Speakout is Truthout's treasure chest for bloggy, quirky, personally reflective, or especially activism-focused pieces. Speakout articles represent the perspectives of their authors, and not those of Truthout.
As I prepare to leave the UK to return to Gaza, my mind is a jumble of thoughts. When I originally filed my visa application so that I could study medicine in the UK, my mind was a mess. I was chasing a dream and agonizing over whether it was going to come true. In the month before I finally arrived on June 18, I was fed up and exhausted as I completed applications and tried to follow the right procedures to get permission to leave Gaza. I wondered, "should I keep trying to get out of Gaza when it seems impossible, or just give up my dream?”
Tulio, a guide from Venezuela's foreign ministry, called over to us and waved excitedly. A woman from the neighborhood had approached him to ask why twenty US citizens were here in Venezuela, standing in the rain at the very top of the barrio named "23 de Enero," where Chavez' tomb sits. This barrio has been at the forefront of the Bolivarian revolution, and various political struggles under other Venezuelan presidents.
Comedian Lewis Black said it: Both parties are "bowls of sh*t."
On one side we have politicians like billionaire Donald Trump who unabashedly advocates bigotry: "Mexicans are rapists," he says. Hatred, which has been the rocket fuel of conservatives since before the Civil War, carries him to the front line of Republican Presidential wannabes despite the fact that he is a bully and a racist, and has never held a government office in his life.
Bahareh Hedayat is a rights advocate whose advocacy for student and women's rights placed her on the front lines of the violent crackdown surrounding the June 2009 flawed presidential elections in Iran. She was arrested in December 2009 and charged with three arbitrary offenses. She was sentenced to two years for "insulting" the Supreme Leader Ayatollah Ali Khamenei, six months for "insulting" President Mahmoud Ahmadinejad, and five years for "actions against national security, propagation of falsehoods, and mutiny for congregation."
"Where will I go?" asked Elaine Turner, 78, after receiving an eviction notice from her home of over 25 years. Elaine made this tragic statement to her neighbors in North Beach, San Francisco, and then became very ill and passed away.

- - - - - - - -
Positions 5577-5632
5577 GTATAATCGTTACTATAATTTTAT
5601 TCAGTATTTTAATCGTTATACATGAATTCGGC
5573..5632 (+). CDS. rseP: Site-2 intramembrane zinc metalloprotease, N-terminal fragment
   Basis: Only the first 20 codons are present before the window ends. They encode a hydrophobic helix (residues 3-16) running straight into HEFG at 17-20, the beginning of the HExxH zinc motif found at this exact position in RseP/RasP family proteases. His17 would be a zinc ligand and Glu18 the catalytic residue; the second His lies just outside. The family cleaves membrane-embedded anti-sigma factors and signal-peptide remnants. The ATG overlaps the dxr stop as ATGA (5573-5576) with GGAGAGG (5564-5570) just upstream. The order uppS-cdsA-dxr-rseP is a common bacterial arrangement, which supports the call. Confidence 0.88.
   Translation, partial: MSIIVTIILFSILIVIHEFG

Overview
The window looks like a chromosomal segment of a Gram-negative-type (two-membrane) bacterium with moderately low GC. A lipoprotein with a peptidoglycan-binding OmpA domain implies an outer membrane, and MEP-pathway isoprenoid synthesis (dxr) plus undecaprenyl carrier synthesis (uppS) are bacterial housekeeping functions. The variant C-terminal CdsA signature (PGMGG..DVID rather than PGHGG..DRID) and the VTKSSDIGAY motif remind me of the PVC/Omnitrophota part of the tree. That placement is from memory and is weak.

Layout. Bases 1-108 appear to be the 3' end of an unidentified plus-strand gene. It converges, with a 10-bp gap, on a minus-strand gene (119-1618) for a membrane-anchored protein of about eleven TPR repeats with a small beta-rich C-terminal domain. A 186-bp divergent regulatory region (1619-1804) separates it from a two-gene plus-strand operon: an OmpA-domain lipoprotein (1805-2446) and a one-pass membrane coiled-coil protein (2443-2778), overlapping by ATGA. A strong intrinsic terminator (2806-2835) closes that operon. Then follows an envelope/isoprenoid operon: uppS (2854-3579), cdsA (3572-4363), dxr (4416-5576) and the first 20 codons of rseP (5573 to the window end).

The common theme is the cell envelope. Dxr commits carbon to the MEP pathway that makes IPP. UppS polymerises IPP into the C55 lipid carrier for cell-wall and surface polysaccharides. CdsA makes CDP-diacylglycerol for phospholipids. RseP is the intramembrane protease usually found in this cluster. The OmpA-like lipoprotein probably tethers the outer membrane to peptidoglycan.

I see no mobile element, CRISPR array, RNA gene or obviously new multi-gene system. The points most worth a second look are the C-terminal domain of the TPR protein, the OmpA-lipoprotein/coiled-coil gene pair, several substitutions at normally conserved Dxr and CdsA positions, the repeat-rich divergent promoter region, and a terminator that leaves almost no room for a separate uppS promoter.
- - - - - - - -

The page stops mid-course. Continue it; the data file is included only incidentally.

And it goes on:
Community organizer Theresa Flandrich whispered Elaine's story through tears at a protest on July 18 against the eviction of another elder, Silvio, a grandfather and lifelong North Beach elder. She also spoke of her pending eviction from her own home. The protest was organized by Senior and Disability Action, the Anti-Displacement Coalition and other groups, which are planning to hold another similar rally on August 12.
Every ignorant and divisive rant from Donald Trump about undocumented immigrants moves hatred forward, and every cruel joke about immigrants "going back to where they came from" deflates the dreams of young people like Zoe. She is a young person like so many others, living in the United States for most of their lives - only to find out they do not have legal documentation.
For her, college workshops in her junior year of high school became painful. Dreams of college and a future ended when a family member told her: "You don't have papers."
Most of us have never heard a Japanese A-Bomb survivor tell their story. Listeners are always transfixed after the victims say they remember seeing the flash. Yesterday marked the 70th Anniversary of the dropping of an Atomic bomb on Hiroshima. I joined 200 people at American University in Washington to hear Mr. Goro Matsuyama and Ms. Takako Chiba tell their stories of that fateful day.
A few hours earlier my daughter Yasmin attended a similar event in Bethlehem, Palestine also commemorating 70 years since the destruction of Hiroshima.
In December, world leaders will meet in Paris for the UN Climate Conference. Some say the fate of our planet depends on the outcome.
For local activists working on climate change, that’s a chilling thought (even in a time of record breaking heat). The fact is, world leaders are not likely to deliver the changes that frontline communities need to prevent - and survive - the climate crisis. That’s why we need to take action on our own, in our communities.
Seventy years after the atomic bombing of Hiroshima and Nagasaki, the United States knows now what the effect has been on the only nation ever to explode nuclear weapons on human beings. The result is not pleasant. August 6 and August 9, 2015, represent days of remembrance ... and days of reckoning.
When referencing nuclear weapons, it is common for Americans to circulate images of the mushroom cloud. The awe-inspiring image of phenomenal power reinforces the nation's sense of self-importance and sanitizes the reality of nuclear bombs.
August 6, 2015, will mark the 70th anniversary of the horrific atomic bombing of Hiroshima. I clearly remember two years ago when Japan's Prime Minister Yoshihiko Noda told the 50,000 people who had gathered for a Peace Ceremony in memory of the event, that to hold the vision of world peace, "We must never forget the horrors of nuclear weapons and we must never repeat this tragedy that has been engraved into the history of mankind. As the only country to be victimized by an atomic bomb and experiencing its ravages, we have the noble responsibility to the human race and the future of the Earth to pass on the memories of this tragedy to the next generation."